And we're back!
Started by Josquius, February 20, 2016, 07:46:34 AM
Total Members Voted: 97
Quote from: Solmyr on October 05, 2022, 03:57:47 AMUK continues to destroy its own economy: https://www.reuters.com/legal/litigation/britain-replace-gdpr-data-privacy-regime-with-own-system-2022-10-03/Because businesses will still need to use GDPR if they operate in the EU.
Quote from: garbon on October 05, 2022, 04:41:47 AMI'd say news item isn't that UK will replace GDPR, as they were always going to scrub out EU legislation from the UK, but Liz's mate has made a pronouncement that they'll pursue a have your cake and eat it policy where they can diverge more and still get the EU to deem it acceptable.
Quote from: Tamas on October 05, 2022, 04:58:48 AMQuote from: garbon on October 05, 2022, 04:41:47 AMI'd say news item isn't that UK will replace GDPR, as they were always going to scrub out EU legislation from the UK, but Liz's mate has made a pronouncement that they'll pursue a have your cake and eat it policy where they can diverge more and still get the EU to deem it acceptable. are we still at this stage?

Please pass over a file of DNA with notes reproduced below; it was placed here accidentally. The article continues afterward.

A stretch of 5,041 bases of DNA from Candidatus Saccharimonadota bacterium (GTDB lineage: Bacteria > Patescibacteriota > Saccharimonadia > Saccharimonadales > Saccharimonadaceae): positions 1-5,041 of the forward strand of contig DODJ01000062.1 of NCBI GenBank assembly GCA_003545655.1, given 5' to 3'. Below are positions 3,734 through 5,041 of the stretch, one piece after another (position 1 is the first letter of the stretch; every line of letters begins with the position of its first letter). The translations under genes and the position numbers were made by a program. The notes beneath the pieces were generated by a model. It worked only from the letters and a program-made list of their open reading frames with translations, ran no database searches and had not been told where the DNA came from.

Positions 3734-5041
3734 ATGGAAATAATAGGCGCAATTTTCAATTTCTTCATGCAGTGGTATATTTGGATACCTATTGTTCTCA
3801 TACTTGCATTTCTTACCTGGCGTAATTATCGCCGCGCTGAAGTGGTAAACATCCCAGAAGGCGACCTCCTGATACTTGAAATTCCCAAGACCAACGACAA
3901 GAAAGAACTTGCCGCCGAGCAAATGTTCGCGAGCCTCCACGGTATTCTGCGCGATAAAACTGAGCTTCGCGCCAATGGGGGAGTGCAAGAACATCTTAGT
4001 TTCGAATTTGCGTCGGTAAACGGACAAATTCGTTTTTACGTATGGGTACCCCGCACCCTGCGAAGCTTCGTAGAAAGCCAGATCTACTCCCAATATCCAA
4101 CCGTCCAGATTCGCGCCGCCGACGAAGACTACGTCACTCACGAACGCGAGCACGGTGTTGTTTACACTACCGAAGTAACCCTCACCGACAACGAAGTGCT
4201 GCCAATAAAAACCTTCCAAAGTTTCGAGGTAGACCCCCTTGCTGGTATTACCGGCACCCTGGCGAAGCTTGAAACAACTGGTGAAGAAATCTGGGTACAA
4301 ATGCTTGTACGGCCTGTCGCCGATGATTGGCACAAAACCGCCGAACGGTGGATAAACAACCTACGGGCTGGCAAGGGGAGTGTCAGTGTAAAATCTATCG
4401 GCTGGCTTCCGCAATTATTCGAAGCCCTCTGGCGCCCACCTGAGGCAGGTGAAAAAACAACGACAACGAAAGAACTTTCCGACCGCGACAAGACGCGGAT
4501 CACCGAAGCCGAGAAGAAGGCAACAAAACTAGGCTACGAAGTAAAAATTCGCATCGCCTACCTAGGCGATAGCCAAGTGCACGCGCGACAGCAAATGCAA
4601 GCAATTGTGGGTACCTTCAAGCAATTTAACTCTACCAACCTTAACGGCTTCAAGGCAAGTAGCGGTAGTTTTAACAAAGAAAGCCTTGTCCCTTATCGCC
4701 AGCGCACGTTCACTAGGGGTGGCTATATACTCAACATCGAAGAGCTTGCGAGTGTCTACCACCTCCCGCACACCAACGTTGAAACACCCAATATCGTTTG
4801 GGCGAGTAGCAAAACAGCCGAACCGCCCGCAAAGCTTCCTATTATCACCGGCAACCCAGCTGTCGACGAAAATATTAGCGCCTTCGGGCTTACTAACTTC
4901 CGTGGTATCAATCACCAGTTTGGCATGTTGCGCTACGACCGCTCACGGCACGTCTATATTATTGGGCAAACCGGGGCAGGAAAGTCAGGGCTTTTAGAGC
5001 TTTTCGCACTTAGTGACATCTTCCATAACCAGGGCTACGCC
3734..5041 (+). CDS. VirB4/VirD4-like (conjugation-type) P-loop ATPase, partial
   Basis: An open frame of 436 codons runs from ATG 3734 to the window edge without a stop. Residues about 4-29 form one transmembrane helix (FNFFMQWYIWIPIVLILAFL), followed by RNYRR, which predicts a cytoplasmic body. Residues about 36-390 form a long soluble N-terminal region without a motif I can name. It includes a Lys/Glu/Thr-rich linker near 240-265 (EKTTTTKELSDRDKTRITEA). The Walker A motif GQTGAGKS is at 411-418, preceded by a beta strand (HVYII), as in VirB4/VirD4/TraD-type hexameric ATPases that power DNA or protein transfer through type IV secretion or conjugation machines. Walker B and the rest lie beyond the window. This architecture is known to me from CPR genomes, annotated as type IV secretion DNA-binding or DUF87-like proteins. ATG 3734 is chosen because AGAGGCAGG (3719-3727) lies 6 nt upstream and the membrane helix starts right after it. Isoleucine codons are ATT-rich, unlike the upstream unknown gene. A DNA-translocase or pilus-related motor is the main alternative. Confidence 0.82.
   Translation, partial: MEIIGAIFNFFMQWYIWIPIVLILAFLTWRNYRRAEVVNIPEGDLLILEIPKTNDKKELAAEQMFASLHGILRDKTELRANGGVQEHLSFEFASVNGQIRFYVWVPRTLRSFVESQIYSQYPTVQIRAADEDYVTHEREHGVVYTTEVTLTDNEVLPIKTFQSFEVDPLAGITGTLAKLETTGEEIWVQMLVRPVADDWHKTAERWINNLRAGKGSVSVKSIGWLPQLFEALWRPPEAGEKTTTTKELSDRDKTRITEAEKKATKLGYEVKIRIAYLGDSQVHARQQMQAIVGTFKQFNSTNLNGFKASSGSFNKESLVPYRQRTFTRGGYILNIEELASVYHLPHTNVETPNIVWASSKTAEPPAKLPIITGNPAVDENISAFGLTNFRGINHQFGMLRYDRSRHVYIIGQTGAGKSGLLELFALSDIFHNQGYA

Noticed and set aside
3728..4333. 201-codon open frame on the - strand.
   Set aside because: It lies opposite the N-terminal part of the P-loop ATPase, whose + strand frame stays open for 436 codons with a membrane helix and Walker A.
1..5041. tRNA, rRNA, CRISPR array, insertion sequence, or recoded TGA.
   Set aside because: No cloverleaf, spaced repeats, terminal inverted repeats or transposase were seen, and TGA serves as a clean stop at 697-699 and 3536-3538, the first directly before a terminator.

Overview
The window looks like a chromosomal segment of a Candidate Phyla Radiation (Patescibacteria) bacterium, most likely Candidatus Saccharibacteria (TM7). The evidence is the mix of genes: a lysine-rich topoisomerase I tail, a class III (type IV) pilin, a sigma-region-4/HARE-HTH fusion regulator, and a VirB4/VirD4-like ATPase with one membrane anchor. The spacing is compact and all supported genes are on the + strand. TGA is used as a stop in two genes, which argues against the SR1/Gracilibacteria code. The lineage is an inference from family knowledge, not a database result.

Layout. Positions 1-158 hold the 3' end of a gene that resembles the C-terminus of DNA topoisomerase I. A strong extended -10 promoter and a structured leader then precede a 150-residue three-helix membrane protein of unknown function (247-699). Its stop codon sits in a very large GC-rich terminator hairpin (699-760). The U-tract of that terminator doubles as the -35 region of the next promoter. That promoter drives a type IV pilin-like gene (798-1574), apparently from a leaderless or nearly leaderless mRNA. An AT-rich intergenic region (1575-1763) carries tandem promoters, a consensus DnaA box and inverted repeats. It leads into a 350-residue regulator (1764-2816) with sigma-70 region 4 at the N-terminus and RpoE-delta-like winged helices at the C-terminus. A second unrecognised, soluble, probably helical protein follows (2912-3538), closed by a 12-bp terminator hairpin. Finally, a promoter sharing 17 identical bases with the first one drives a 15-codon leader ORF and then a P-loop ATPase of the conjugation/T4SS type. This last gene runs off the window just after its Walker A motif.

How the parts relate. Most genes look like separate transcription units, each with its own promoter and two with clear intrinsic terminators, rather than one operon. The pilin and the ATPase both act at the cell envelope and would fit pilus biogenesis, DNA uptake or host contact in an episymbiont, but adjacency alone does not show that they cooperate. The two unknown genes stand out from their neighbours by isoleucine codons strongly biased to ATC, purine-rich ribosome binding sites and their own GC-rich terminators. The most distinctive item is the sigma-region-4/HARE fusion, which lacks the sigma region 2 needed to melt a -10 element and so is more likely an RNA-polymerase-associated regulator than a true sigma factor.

QuoteRevealed: rightwing 'slash and burn' ideas that could be blueprint for TrussExclusive: Free Market Forum suggests scrapping free childcare hours and abolishing corporation taxA free-market thinktank with close links to Liz Truss and Kwasi Kwarteng has drawn up a blueprint of "slash and burn" ideas that could form the basis of the government's supply-side reform programme to be set out in coming weeks.The document from the Free Market Forum (FMF), an offshoot of the Institute of Economic Affairs (IEA), suggests scrapping free childcare hours, releasing green belt land for housing, abolishing corporation tax and dropping teacher training qualifications for graduates.Other ideas include remote learning so parents can pick the best teachers, amending the Equalities Act so white working-class boys are better protected, and restoring the link between tax and household income so a married woman's income could be seen as part of her husband's.Truss plans to unveil a package of supply-side reforms, primarily involving deregulation, as part of the chancellor's medium-term fiscal plan later this month, but the government has remained tight-lipped on details.Kwarteng is expected to announce changes in eight areas including planning, business regulation, childcare, immigration, agricultural productivity and financial services.The prime minister's allies hope her proposals, a key element of her drive for growth, will help get her on the front foot after a bruising two weeks since the mini-budget unleashed market turbulence, followed by a Tory party conference that was dominated by a U-turn over the top 45p tax rate after a rebellion by MPs.The foreword of the Free Market Forum paper, published in September last year, said it aims to "incubate and promote ideas" among Tory MPs on future policy direction.The document is billed as "a collection of policies for a better brighter Britain by the end of this decade", which it says will "kickstart the conversation about where we go next, and place the FMF at the forefront of those discussions".However, a Labour source said: "It is deeply worrying that the prime minister and the chancellor – neither of whom have any mandate from the British people for their plans – are supporters of this shadowy group. Having already crashed the economy, Liz Truss must now distance herself from these slash and burn ideas and the people behind them."In one chapter, the IEA's Annabel Denham proposes scrapping free childcare provision, arguing that the 15 hours a week provided costs the state around £6bn a year "but there isn't much to show for it".She suggests that adult-to-child ratios are "unnecessary and damaging" and early years assessments should be dropped.Another proposal, from the Cabinet Office minister Brendan Clarke-Smith, suggests restoring the link between tax and household income."Under the previous system ... a married woman's income had been seen as part of her husband's," he writes. "Of course attitudes towards women's careers have changed ... however the debate over the merits of individual taxation have raged on."The Tory MP Richard Fuller, currently economic secretary to the Treasury, suggests moving education online so parents can pick teachers for their children. "The ability to learn remotely provide opportunities ... give schools the ability to identify the best teachers and offer access to time-slots."Meanwhile, Sam Collins, FMF outreach director, proposes revisiting "uniform" minimum wage rises as they are "set centrally for the entire country" but have led to "significant and harmful unintended consequences".Prof Len Shackleton, an IEA research fellow, wants the government to allow graduates to teach in state schools without teacher training qualifications, as part of a lifting of requirements for entering skilled professions such as law and social work.Dr Kristian Niemietz, the IEA's head of political economy, urges ministers to release green belt land for more housebuilding, a move likely to be unpopular with Tory MPs. He suggests green belt land within an 800-metre radius of a commuter station, which is not otherwise protected, should be released, with extra infrastructure paid for by taxing the uplift in land value.Other less controversial proposals include tackling NHS staff shortages, encouraging cooperatives and extending the super-deduction on businesses, which allows companies to cut their tax bill by up to 25p for every £1 they invest, to help promote growth.The IEA has inspired Truss's policy prospectus and FMF alumni pack the ranks of government, including the prime minister's chief economic adviser Matthew Sinclair. It is not claiming to represent the PM's views.It counts 60 Tory MPs among its "parliamentary supporters" including Truss, Kwarteng, the deputy prime minister, Thérèse Coffey, the levelling up secretary, Simon Clarke, and the trade secretary, Kemi Badenoch.The former chancellor Norman Lamont and ex-minister John Redwood are also backers, while her No 10 deputy chief of staff, Ruth Porter, is on the advisory board.The thinktank was launched as a successor group to two other bodies: the Free Enterprise Group – an organisation of Tory MPs founded by Truss at her party's conference in 2011; and Freer, a joint initiative of Tory MPs and the IEA, launched in March 2018.Sam Collins, now the head of FMF, said: "Regulation has been estimated to cost the UK economy £220bn a year. If the prime minister wants to succeed with her economic agenda, there will need to be significant reform to make it easier for businesses to form and grow."Many of the 30 policy suggestions made in our paper focus on removing these barriers to growth that make it harder for people to build houses, start businesses, create jobs, or move into new sectors."But it is not just growth numbers on a spreadsheet that supply side reform impacts. The cost of living crisis facing British families is caused, in part, by government regulations artificially keeping the price of everyday items such as food, child care and energy artificially high."Supply side reforms, well targeted, will not only help the economy grow but also help improve the financial situation of the most vulnerable."